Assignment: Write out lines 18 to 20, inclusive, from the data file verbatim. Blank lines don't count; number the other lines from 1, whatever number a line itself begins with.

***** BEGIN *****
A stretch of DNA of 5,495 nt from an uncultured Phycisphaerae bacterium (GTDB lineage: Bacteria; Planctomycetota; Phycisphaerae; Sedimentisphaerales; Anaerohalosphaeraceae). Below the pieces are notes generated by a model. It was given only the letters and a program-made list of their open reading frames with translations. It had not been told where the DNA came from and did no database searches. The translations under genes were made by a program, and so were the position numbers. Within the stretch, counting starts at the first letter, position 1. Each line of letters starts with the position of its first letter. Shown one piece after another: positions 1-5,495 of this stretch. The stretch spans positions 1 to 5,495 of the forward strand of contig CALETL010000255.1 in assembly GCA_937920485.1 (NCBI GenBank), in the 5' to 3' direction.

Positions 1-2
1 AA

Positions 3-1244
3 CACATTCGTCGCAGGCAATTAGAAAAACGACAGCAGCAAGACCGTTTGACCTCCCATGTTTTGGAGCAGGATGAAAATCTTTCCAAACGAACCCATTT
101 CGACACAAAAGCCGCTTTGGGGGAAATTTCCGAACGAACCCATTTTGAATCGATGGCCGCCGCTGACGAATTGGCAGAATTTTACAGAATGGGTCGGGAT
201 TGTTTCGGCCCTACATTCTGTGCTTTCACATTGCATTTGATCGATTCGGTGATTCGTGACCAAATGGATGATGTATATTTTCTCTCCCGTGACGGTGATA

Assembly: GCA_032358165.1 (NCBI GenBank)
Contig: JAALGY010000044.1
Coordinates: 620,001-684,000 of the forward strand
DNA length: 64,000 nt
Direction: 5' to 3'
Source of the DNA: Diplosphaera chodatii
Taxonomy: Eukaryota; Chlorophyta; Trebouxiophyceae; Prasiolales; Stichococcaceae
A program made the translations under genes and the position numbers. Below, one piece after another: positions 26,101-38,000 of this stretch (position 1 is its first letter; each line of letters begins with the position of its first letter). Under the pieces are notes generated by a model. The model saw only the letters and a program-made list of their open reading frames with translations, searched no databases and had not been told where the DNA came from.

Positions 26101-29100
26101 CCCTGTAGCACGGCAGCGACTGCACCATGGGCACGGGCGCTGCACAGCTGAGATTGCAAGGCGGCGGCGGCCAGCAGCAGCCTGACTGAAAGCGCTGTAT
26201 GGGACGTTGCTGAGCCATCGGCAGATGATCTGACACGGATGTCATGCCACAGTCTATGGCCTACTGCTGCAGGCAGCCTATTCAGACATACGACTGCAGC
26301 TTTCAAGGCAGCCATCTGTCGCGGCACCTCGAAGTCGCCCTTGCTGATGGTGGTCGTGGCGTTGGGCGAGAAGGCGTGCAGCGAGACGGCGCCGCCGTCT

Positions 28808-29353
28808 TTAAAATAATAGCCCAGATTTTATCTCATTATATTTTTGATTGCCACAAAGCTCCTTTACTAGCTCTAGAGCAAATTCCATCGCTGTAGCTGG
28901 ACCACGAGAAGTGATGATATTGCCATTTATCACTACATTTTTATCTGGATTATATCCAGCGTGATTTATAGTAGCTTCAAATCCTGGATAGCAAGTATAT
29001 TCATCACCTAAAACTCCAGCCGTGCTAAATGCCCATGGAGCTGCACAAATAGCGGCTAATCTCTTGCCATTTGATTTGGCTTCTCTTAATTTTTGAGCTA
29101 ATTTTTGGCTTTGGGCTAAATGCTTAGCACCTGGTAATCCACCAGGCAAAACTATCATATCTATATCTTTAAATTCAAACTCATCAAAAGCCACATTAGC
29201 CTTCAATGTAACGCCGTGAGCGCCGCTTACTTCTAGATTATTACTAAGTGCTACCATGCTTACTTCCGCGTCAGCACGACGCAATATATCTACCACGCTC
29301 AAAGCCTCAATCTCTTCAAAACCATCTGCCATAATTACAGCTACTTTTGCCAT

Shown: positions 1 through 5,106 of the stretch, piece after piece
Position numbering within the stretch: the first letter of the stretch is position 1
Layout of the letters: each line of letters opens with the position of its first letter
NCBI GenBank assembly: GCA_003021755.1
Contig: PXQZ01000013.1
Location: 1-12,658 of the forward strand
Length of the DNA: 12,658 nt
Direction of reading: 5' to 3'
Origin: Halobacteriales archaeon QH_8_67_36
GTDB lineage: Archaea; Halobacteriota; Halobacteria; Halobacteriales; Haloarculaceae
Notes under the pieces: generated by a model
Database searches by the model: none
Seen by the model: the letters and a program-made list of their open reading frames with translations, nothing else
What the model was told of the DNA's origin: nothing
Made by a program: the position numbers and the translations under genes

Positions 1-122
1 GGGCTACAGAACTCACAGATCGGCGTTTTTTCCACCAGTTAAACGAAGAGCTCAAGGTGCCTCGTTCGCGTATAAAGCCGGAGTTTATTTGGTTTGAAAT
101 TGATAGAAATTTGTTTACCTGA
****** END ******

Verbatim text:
26201 GGGACGTTGCTGAGCCATCGGCAGATGATCTGACACGGATGTCATGCCACAGTCTATGGCCTACTGCTGCAGGCAGCCTATTCAGACATACGACTGCAGC
26301 TTTCAAGGCAGCCATCTGTCGCGGCACCTCGAAGTCGCCCTTGCTGATGGTGGTCGTGGCGTTGGGCGAGAAGGCGTGCAGCGAGACGGCGCCGCCGTCT

Positions 28808-29353